The Windows 10 vulnerabilities unveiled by Microsoft on October 13th include a remote DoS (CVE-2020-16899) and a remote code execution flaw (CVE-2020-16898) dubbed 'Bad Neighbor'. Both of these vulnerabilities are in code that processes ICMPv6 Router Advertisement messages, a fundamental part of IPv6.
This is a widespread problem, as evidenced by the fact that through 2020, 80% of all PCs will have migrated to Windows 10, according to Gartner*. Given the fact that Windows 10 device patching is markedly quick, we do not expect to see a NotPetya-scale impact from this bug. But, organizations must immediately patch their systems to avoid impact. Users essentially cannot disable the IPv6 functionality, but can mitigate it with work-arounds if applying the patch is difficult.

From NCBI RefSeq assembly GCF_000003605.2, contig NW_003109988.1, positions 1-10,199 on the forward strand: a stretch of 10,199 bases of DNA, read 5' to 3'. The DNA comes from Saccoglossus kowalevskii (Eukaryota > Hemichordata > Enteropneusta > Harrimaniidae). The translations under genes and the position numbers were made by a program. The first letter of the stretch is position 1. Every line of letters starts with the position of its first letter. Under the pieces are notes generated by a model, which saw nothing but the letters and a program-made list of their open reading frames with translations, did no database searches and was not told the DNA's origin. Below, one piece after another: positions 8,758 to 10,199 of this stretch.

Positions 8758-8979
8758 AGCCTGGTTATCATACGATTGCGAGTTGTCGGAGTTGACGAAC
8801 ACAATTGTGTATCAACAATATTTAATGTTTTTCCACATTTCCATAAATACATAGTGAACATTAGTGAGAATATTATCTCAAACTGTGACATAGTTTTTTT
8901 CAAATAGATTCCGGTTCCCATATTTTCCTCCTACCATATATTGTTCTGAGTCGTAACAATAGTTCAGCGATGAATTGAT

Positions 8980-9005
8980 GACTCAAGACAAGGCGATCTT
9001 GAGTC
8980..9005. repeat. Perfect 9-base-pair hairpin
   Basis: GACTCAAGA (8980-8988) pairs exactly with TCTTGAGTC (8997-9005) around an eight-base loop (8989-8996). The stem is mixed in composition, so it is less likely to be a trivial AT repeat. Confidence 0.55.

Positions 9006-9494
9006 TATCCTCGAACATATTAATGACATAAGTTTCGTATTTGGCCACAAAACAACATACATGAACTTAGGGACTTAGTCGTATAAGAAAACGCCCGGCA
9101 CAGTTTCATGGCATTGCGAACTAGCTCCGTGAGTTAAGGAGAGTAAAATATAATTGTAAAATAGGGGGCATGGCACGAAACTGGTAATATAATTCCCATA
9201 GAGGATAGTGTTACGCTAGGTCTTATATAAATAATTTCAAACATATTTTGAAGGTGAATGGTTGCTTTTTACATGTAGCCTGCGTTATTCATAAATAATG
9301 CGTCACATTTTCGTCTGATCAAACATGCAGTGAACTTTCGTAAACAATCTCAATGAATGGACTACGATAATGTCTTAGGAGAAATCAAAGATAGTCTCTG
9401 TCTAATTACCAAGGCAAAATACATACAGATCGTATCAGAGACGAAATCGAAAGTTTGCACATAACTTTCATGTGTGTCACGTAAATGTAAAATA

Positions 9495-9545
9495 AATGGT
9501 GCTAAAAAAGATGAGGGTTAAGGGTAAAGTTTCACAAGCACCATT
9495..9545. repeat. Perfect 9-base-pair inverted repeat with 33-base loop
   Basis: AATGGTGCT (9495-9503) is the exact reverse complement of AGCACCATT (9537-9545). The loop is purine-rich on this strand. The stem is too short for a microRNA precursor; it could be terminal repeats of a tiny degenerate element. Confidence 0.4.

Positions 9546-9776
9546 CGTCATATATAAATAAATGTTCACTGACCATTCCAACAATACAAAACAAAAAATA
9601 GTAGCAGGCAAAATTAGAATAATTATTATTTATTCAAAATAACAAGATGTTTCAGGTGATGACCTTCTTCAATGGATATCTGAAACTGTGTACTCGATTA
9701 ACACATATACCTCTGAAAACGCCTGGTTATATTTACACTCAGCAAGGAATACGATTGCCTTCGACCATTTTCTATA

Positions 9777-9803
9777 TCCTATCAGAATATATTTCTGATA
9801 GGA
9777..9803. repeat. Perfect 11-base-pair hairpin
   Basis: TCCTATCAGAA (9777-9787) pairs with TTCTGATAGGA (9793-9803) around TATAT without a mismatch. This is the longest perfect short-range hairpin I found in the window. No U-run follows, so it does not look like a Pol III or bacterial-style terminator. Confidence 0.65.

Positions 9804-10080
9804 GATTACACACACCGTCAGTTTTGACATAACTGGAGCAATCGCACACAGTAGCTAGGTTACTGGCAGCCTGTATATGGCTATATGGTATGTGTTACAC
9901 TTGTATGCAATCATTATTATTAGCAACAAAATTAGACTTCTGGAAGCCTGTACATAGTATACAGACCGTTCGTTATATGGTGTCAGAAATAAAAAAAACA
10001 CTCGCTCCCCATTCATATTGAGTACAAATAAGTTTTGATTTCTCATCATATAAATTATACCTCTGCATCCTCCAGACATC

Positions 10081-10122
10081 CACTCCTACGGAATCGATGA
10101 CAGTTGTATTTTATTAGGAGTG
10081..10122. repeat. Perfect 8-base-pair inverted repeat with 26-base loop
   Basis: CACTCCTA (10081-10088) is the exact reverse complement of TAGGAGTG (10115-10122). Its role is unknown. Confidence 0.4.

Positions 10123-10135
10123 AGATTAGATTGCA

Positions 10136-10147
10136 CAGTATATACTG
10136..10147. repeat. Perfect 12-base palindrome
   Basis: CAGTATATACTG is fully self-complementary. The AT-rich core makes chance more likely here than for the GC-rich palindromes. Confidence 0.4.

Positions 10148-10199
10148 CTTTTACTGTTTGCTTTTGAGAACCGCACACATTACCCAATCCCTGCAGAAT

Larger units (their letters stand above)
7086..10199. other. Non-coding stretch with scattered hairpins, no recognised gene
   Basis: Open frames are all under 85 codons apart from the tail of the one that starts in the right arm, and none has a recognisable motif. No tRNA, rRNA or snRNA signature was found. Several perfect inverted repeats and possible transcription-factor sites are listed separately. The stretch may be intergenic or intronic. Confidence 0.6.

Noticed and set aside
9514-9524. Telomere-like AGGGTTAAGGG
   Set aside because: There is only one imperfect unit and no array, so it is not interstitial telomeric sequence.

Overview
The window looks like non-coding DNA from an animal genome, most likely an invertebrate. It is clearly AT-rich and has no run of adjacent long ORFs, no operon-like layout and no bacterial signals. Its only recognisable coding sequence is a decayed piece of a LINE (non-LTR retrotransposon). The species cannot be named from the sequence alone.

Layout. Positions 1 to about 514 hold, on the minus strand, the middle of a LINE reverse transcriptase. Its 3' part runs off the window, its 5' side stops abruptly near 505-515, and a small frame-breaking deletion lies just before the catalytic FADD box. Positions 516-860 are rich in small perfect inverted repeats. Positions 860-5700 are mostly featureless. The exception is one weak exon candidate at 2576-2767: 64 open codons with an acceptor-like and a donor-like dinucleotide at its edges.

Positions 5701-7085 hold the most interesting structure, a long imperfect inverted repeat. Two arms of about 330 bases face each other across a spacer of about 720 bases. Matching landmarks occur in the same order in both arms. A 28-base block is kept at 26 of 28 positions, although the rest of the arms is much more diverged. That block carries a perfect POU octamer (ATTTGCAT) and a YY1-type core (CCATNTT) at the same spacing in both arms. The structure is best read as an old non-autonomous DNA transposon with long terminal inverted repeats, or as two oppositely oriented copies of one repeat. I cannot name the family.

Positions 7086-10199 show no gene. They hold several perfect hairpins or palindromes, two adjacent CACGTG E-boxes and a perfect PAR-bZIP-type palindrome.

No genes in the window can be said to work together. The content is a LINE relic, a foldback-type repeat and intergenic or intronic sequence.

This vulnerability would allow a hacker to exploit a remote code execution (RCE) vulnerability to run malware or launch a denial of service (DoS) attack. Because this vulnerability is in the IP stack in the kernel, other security solutions (like EDR, SIEM or IDPS) are unlikely to detect these particular exploits. EDR solutions will only see the attack once the payload is executed and logs in a SIEM are unlikely to detect this vulnerability because messages (ICMP) are rarely logged.
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Recommendations For Mitigating Bad Neighbor
Any organization using Windows 10 is vulnerable and should deploy the patch immediately to avoid compromise of their Windows 10 systems.
To ensure that our customers remain safe before they have time to deploy the patch, ExtraHop has created and deployed detections for this vulnerability for all customers running 8.0 and higher.